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Secretary Wengryn eyes growth for Jersey Fresh brand

By
Ed Wengryn, New Jersey Secretary of Agriculture

As the new Secretary of Agriculture for New Jersey, I want to take this opportunity to introduce myself and share a bit of my background and some of the vision I have for advancing New Jersey’s agriculture industry — particularly the produce industry.

wengryn
Secretary Ed Wengryn at the opening day of the Collingswood
Farmers Market.

Few people know what a unique position the Secretary is in New Jersey government as I am the eighth Secretary of Agriculture in New Jersey since the department was created in 1916. This is largely due to the collaborative nature of how the Secretary is chosen and retained by both the Governor and the New Jersey State Board of Agriculture. Unlike other department and agency heads in state government, the Secretary is not necessarily changed solely because there is a change in the Governor, which has led to several Secretaries serving 20-plus years across several administrations. This stability in leadership allows for long-term planning by the department’s divisions and consistency in programs.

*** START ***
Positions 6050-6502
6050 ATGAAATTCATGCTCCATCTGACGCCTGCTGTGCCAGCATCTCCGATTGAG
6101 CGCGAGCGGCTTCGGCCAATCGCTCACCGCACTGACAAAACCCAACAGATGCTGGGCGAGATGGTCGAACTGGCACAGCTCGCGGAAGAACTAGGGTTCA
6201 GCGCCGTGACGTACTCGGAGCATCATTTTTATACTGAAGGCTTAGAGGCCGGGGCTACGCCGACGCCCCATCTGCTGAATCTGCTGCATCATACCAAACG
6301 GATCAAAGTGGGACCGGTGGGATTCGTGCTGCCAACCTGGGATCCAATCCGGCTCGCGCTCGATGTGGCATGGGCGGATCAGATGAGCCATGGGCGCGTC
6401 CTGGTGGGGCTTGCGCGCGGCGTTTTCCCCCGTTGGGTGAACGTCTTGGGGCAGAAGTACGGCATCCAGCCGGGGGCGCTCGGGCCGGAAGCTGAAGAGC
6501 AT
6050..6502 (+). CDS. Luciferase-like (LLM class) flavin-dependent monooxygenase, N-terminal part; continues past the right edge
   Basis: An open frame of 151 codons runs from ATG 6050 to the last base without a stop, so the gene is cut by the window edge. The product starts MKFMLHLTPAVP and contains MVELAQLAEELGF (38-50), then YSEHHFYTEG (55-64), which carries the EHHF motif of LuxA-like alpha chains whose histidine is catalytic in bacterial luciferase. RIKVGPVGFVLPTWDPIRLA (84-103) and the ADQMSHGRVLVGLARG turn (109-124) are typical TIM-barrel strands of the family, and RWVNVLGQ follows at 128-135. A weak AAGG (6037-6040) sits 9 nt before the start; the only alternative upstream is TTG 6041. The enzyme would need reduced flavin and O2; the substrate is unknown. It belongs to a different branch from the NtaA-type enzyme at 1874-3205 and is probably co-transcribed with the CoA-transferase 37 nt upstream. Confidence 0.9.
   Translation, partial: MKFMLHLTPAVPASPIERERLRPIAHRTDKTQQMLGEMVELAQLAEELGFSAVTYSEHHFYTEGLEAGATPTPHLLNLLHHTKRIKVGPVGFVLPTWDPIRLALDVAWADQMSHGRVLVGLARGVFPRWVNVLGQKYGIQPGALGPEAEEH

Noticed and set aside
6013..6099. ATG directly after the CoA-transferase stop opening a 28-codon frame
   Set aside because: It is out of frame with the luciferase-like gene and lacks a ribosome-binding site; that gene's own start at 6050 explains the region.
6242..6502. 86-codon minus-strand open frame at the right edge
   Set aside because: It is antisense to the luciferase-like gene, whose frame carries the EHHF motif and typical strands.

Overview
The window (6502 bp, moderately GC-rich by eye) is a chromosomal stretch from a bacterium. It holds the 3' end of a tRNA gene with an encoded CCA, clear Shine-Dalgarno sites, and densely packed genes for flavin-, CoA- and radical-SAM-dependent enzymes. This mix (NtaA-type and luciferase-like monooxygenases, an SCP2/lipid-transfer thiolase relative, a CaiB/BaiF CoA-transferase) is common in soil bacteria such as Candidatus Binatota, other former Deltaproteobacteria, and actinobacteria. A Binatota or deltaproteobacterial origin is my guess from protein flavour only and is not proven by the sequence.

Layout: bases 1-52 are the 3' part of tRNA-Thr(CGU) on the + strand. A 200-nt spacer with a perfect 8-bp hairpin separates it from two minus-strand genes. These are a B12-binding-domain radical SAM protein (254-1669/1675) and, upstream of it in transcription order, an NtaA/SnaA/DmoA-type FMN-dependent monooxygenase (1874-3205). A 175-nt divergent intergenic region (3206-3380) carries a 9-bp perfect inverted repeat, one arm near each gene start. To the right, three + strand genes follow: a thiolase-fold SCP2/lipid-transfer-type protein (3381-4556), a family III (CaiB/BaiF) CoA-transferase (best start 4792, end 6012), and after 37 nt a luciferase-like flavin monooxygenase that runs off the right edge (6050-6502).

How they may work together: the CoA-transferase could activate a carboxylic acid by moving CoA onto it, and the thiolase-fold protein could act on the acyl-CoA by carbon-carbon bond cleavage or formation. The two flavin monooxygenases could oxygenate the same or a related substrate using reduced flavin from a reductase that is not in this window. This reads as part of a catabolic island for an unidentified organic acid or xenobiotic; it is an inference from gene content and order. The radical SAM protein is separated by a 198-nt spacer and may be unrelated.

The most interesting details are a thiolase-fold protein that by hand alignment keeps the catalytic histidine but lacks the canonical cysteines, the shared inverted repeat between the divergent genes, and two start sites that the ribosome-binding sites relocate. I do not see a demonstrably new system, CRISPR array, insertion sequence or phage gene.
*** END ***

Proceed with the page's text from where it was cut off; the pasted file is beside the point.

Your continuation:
I grew up in the Neshanic Station section of Branchburg Township, Somerset County, and my interest in agriculture and horticulture began as I helped on the Wengryn Family farm, a dairy and field crop operation in Hillsborough.

As a youth, I worked with my father, Myron, raising and selling pumpkins, operating a pick-your-own strawberry field, as well as growing and selling tomatoes to area delis in the summer. School year activities also included many connections to agriculture, as an active 4-H member in gardening, square dancing, and Senior Council, and as a Somerset County Vo-Tech FFA member during high school.

I graduated from Delaware Valley College of Science and Agriculture (now Delaware Valley University) in Doylestown, PA, in 1986, with a BS in ornamental horticulture, I was employed by the St Regis Sheraton as a house florist, for four years before starting my own business with May Quinn. We co-owned and operated Victorian Bouquet Florist, a retail flower shop that specialized in weddings, corporate work and events, in Branchburg. Despite building a successful business I wanted to do something different with my life and focus on other interests.

This led me to working as a field representative with the New Jersey Farm Bureau, with the main areas of responsibility being member outreach, education, and policy development with Farm Bureau members in the northern counties of New Jersey. My fieldwork emphasis included direct marketing, ornamental horticulture, land use, forestry, sales tax and equine/other livestock issues.